Month: June 2019

Weekly Story: On the French Island of Corsica, the ‘Cat-Fox’ found recently may be a new species

Recently, a mammal with stripes on the front legs, and dark stripes on the back legs was spotted on the French Island of Corsica. It resembled a domestic cat in some ways, like it’s wide ears, short whiskers, and developed canine teeth. What makes this possibly new species interesting is it’s dense, silky coat, repellent to fleas, lice and even ticks.

You might be thinking about why it’s referred to as a ‘Cat-Fox’. It has the fox after cat in it’s temporary name because of their size in contrast to a foxes size is very similar. The Cat-Fox name is also used because of it’s large bushy tail, just like a foxes’. Pierce Benedetti, chief environmental technician of the National Hunting and Wildlife Office stated,”We believe that it’s a wild natural species which was known but not scientifically identified because it’s an extremely inconspicuous animal with nocturnal habits.” To sum it up, this interesting mammal could be the next new species.

Advertisements

Weekly Story: Gray Whales Washing up on the Pacific Coast

Did you know that more than 60 gray whales have washed up on the Pacific Coast? That’s not all, this problem has started from the beginning of the year. Why has this been happening?

Well, before we get there, we need more information on this problem. To start off, on Sunday, the Seaside Aquarium posted, “A 23 foot female gray whale washed ashore just south of the Sunset Beach approach Friday afternoon.” The post also stated, “A necropsy was performed but nothing too telling was found.” Scientists have pointed out that whales can provide environmental quality indicators. It means that whales can tell us a lot about what’s happening in the ocean. In fact, a recent post nearly solving this case was on facebook, it explained how whales could be exhausting their energy this year before they can reach the Arctic to resume feeding. This theory could be the answer, although it has not been confirmed, this could be an answer to this mystery.

Adopt a Pet, don’t Shop for One

 Adopt Don’t Shop

 

           Each year 2.7 million innocent cats and dogs are euthanized, simply, because too little people consider adoption rather than buying from a breeder. Shelters are constantly facing overcrowding because too many pets are being abandoned and found in terrible conditions roaming the streets. It is crucial that you get a shelter pet rather than a breeded pet.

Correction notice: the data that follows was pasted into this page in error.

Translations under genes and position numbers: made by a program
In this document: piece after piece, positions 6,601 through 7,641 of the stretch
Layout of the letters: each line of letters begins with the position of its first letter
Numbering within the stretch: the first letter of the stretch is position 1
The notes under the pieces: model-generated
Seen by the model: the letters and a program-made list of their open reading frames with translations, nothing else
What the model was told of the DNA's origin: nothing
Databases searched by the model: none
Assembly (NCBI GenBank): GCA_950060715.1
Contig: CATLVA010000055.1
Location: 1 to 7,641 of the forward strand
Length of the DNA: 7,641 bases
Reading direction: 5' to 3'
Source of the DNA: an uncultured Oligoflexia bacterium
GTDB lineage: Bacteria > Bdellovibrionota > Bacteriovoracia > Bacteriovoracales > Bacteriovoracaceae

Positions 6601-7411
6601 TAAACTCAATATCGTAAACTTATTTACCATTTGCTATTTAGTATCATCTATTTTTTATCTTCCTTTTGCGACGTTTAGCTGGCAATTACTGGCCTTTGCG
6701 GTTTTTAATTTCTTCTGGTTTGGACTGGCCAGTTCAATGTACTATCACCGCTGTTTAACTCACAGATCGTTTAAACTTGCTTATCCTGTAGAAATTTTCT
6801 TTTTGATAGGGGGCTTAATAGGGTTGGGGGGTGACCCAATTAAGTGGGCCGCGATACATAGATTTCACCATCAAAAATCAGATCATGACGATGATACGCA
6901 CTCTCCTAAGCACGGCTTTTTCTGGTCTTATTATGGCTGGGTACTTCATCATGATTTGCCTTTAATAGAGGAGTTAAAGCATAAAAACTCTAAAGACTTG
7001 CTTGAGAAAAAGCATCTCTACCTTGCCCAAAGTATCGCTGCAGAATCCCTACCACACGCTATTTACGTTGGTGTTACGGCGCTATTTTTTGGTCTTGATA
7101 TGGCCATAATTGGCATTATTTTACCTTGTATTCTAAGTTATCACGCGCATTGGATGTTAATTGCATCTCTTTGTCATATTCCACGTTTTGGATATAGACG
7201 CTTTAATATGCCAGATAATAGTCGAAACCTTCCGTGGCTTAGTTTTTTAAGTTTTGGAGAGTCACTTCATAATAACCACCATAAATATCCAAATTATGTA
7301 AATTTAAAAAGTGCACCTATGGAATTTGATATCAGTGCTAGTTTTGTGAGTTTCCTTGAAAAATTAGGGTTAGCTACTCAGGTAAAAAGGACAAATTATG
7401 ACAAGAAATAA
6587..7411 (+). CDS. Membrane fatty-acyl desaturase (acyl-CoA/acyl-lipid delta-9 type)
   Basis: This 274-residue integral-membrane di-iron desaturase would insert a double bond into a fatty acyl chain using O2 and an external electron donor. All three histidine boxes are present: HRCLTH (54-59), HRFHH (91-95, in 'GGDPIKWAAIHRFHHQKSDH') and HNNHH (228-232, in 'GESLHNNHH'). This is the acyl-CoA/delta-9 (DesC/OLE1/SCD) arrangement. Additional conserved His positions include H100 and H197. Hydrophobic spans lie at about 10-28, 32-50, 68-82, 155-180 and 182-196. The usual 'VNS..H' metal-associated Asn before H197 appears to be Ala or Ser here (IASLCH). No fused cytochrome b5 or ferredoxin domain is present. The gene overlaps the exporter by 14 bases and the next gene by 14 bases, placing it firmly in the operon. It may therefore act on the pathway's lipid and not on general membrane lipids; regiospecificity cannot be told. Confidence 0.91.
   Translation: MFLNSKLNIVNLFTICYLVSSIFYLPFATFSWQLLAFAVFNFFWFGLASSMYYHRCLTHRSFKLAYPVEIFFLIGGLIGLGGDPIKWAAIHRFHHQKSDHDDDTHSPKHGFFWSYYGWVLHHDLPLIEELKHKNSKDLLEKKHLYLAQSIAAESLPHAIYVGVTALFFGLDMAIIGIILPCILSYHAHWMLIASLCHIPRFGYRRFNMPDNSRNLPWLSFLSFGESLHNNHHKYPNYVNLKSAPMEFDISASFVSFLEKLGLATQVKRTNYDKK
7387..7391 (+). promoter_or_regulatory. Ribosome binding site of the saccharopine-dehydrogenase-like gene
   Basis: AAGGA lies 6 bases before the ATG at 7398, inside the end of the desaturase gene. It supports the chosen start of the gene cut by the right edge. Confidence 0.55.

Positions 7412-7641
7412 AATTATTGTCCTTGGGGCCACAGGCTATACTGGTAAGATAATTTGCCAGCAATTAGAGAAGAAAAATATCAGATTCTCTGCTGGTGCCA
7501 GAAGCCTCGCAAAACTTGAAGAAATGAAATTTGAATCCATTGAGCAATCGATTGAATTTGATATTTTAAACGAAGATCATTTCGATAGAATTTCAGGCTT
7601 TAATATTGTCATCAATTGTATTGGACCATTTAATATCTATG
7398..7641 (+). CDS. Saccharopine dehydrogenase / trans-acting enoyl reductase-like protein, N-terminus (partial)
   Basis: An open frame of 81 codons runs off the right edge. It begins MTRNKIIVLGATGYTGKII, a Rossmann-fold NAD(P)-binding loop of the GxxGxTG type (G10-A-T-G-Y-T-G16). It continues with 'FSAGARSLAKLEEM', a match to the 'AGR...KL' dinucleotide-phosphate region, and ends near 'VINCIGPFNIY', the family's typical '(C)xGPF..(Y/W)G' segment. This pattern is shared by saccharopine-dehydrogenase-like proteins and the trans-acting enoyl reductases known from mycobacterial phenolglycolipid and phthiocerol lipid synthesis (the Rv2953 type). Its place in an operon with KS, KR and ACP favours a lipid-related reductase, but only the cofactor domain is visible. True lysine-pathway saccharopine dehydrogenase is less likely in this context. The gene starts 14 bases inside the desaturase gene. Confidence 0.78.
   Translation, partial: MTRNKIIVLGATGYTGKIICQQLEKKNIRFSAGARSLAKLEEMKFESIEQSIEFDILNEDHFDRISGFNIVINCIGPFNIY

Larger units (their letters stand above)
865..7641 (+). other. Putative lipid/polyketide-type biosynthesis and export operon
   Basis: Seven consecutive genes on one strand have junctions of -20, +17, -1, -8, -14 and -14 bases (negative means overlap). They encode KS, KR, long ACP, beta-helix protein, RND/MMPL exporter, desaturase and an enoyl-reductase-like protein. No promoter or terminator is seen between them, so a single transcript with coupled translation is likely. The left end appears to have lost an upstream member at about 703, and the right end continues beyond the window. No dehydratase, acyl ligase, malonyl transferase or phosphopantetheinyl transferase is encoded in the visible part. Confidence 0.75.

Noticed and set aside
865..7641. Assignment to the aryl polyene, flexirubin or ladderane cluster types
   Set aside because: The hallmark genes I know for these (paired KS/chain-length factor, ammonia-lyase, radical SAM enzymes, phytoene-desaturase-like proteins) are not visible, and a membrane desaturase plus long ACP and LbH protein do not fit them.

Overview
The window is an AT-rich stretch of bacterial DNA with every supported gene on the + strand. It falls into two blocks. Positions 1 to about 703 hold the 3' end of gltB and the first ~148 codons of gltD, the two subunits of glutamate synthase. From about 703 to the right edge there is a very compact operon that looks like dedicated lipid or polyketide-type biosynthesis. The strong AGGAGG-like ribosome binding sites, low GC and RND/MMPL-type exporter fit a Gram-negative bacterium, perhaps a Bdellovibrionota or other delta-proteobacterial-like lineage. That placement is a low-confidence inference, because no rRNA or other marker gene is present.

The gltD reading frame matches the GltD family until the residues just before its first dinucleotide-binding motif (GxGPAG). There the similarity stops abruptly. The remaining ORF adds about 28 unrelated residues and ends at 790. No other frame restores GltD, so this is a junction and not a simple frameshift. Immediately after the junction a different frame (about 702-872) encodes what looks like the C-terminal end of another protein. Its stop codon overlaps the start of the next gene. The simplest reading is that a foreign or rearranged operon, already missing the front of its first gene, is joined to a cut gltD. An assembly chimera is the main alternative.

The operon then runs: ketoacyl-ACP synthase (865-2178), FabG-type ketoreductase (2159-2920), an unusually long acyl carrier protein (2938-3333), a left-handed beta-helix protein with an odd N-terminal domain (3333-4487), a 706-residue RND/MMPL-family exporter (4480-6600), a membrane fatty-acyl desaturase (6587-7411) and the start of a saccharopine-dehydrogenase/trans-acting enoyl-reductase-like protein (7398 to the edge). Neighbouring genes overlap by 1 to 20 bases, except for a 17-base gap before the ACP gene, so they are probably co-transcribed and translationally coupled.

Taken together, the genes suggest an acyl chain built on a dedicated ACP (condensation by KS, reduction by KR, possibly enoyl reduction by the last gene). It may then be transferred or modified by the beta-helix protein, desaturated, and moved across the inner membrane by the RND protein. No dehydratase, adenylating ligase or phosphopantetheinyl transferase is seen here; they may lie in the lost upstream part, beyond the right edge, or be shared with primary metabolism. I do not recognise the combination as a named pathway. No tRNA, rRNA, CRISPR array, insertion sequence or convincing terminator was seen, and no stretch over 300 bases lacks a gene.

In the first place, you aren’t just saving one, but two animals when you adopt. One pet freed to a new home, and the other to take its place while the money goes towards a good cause, saving more animal’s lives by giving them a place to stay in a good environment until they are adopted and brought home. On the other hand, buying from a breeder is supporting cruel puppy mills. According to the ASPCA, “Most shelter pets wound up abandoned or in shelters because of a human’s problem, not because the animal did anything wrong.” Additionally, when you adopt you are giving an animal a second chance, also helping it forget whatever trauma it went through when they were young. According to Lisa Fontaine of the Humane Society, “Shelter animals aren’t any more likely to be flawed in some way than pets obtained from breeders.”

\After all, adopting saves lives, and they are just as good as any other pet.

Secondly, you are saving tons of money and getting a good deal when you adopt. For instance, shelters charge adoptions fees, but considering legit pet veterinary costs, adoption can often save pet owners some serious money. To bring to light, there are more shelters than breeders for a reason. Even though 10,000 cruel puppy mills still stand, we can make a change with a single act. In another case, shelters often include vaccinations, microchipping, spay and neutering in the adoption fee, still costing less than breeders charge. Also, shelters have plenty of workers and assistants that can help you with any of your questions or concerns. Therefore, adopting should be your first choice for multiple reasons.